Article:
“I have no choice. I have to leave my job. Filling up the car and getting to work already costs more than my salary. But how am I supposed to live now?” asks a heartbroken friend from Lebanon.
This is the question faced on a daily basis by 80% of the Lebanese, for whom living conditions that were “normal” or “acceptable” only two years ago have long ceased to exist. “I never expected to see the end of the world”, our friend continues with a trembling voice.
This is what the situation in Lebanon is like for the majority of its inhabitants. The end of a relatively stable life at a level comparable to that in Poland. Fuel prices are rising dramatically (by 25% in the last week), which means that 20 litres of petrol costs the same as one fifth of the salary of an average wage earner. Putting this into our own reality, it is as if, given the average income in Poland, we had to spend not 6 PLN but 60 PLN per litre of fuel. The economic crisis, which is gathering pace with every passing day and is the greatest in the world since the 19th century, has brought more than three quarters of society to the brink of poverty within two years. The middle class has practically ceased to exist.
But what currently frightens the Lebanese most is any illness, however slight. Since the Central Bank cut its subsidies for imported medicines at the beginning of this year as a result of dwindling foreign currency reserves, pharmacy shelves across the country have been empty. Those medicines that are still available are an unaffordable expense for many. Numerous hospitals are on the verge of being closed. Not just because of constant power cuts lasting several hours, but also because of a lack of basic anaesthetic drugs for the simplest of procedures. Chronically ill patients struggling with cancer, diabetes and high blood pressure are in a tragic situation. For them, there are no medicines at all. People tremble with fear whenever their children develop a fever.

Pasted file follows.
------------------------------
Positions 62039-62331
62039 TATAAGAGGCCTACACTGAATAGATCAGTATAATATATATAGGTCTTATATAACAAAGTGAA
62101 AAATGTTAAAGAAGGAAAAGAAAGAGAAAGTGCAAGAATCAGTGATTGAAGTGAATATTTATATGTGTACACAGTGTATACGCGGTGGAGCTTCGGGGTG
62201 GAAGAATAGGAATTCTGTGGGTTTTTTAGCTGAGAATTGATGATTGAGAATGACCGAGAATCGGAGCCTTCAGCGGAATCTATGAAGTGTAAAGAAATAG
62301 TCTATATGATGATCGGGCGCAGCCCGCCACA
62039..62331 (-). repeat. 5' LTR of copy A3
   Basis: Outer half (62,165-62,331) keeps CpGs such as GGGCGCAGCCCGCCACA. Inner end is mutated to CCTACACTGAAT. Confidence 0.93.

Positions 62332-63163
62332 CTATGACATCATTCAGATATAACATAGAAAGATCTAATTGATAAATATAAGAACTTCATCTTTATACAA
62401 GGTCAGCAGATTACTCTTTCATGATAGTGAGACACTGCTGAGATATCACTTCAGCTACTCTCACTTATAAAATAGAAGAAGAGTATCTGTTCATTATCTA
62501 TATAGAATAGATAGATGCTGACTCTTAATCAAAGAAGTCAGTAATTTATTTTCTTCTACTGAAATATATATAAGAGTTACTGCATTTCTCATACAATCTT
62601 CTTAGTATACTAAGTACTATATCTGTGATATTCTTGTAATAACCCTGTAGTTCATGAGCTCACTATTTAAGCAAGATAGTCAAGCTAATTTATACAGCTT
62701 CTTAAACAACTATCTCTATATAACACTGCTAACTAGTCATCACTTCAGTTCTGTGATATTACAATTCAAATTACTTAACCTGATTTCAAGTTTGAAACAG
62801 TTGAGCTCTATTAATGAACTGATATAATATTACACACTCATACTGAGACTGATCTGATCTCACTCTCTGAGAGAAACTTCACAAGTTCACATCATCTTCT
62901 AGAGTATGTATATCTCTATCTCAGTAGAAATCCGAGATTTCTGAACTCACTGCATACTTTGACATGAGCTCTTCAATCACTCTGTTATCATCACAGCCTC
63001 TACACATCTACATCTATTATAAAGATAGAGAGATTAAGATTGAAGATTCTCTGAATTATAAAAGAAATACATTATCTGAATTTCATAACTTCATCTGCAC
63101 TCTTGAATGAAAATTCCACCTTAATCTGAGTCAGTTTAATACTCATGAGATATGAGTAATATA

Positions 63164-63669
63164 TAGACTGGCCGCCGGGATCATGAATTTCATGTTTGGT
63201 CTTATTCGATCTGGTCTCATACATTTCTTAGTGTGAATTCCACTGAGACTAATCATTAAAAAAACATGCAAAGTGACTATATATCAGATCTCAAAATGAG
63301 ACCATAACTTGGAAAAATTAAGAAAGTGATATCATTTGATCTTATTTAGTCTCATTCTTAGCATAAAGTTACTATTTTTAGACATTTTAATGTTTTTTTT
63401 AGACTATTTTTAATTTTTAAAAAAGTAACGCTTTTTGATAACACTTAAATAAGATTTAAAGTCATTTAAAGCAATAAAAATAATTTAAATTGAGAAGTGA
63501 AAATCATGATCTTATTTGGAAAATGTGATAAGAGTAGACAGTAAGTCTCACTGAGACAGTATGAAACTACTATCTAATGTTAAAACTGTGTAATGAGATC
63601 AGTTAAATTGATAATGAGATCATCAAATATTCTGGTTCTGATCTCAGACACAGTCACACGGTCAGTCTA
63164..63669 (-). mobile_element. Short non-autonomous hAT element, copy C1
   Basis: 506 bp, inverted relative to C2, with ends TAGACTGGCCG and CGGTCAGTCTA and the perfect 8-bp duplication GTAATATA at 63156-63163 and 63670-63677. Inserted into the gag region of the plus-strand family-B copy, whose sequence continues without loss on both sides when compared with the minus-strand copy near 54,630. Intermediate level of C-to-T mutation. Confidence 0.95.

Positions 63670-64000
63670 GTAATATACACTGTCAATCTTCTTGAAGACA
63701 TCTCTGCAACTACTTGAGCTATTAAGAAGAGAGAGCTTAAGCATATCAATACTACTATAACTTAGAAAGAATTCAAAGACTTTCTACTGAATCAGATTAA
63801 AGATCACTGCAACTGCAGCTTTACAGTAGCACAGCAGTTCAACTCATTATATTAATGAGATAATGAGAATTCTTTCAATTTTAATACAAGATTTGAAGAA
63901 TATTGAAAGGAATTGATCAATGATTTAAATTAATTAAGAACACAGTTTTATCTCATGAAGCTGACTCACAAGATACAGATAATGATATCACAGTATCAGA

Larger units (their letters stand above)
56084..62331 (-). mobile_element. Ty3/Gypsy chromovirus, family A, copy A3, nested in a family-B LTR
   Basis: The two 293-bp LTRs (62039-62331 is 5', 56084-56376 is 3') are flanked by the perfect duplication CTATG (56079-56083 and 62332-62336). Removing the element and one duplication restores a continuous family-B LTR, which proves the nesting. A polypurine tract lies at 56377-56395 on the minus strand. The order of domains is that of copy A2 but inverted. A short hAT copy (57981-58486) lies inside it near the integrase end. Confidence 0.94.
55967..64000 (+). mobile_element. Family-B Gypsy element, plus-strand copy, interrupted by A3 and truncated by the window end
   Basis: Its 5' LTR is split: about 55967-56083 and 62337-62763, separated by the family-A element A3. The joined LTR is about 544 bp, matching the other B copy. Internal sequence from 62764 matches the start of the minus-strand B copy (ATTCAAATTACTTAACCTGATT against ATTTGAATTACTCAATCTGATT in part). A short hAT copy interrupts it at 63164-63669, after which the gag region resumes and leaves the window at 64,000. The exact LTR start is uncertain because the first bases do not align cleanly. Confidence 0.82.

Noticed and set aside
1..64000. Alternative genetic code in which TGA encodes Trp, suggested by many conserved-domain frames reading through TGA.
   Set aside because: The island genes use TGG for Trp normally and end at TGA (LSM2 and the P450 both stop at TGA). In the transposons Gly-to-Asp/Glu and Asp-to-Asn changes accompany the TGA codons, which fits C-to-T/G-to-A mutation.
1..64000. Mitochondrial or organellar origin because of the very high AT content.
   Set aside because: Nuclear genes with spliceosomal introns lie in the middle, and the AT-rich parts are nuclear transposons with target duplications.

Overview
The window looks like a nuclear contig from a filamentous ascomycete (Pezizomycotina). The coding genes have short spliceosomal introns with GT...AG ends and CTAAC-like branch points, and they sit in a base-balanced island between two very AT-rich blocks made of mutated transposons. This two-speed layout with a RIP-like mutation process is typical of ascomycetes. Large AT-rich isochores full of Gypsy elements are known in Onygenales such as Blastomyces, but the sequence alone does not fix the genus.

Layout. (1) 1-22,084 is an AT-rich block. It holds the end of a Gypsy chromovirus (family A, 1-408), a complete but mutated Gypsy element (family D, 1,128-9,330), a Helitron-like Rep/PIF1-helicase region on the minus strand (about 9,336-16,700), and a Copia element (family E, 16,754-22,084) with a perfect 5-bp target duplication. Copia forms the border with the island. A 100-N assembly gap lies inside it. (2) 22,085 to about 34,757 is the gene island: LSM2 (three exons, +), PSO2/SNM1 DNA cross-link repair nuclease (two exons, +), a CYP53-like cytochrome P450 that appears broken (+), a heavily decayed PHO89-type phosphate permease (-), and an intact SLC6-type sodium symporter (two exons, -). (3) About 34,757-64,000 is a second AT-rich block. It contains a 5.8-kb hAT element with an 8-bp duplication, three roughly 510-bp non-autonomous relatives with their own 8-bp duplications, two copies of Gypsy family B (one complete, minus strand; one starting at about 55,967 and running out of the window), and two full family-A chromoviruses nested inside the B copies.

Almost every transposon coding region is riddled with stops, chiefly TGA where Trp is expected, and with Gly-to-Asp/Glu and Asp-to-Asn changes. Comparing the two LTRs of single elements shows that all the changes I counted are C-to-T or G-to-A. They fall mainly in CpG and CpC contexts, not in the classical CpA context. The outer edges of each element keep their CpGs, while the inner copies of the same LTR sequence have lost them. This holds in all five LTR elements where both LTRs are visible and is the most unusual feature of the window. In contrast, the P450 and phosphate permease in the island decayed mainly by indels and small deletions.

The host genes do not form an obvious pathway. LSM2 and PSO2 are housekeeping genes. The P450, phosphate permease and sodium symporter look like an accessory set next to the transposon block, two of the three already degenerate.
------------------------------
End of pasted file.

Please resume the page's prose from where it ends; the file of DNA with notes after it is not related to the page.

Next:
Thanks to you, 260 chronically ill people can breathe a sigh of relief in this tragic situation! For two months now, The Good Factory has been reaching out to them, together with Dr Elias and his Adventure of Charity organisation, to provide them with vital medicines. The people in the doctor’s care are mostly elderly people living on the poverty line. Without help in the current situation in the country, they would have no chance of surviving the next few months.
See for yourselves the great joy you brought to the face of Marie-Claire (61 years old), who has been on dialysis for 5 years due to kidney disease and needs to be permanently medicated. Tears of emotion also flowed from Marie-Therèse’s eyes. Her 61-year-old husband has been paralysed in bed for several years. He uses a feeding tube and needs specialised care. Your help is not just about medication. You have given the people in Dr Elias’s care shopping vouchers which they will be able to exchange for the food they need.
Watching Dr Elias’ work, we had no doubt that it was with him that we wanted to go to help the Lebanese. His philosophy of helping, so close to ours, is always about meeting other people. There is no mass handing out of medicines at the distribution point, but stopping even for a moment at the home of every person in need and talking to them. Something that these people need as much as life-saving medication. And this is always done discreetly and with full respect for their dignity.
At Adventure of Charity’s small headquarters, preparations have already begun for individual Christmas bags with medicines for each recipient. And while Christmas still seems a long way off to us, it’s a busy time for Dr Elias as he tries to find medicines at home and abroad. We are very keen for you to visit Good Works 24/7 today and together with us help fill these bags with medicines. For them, every little purchase you make is worth LIFE!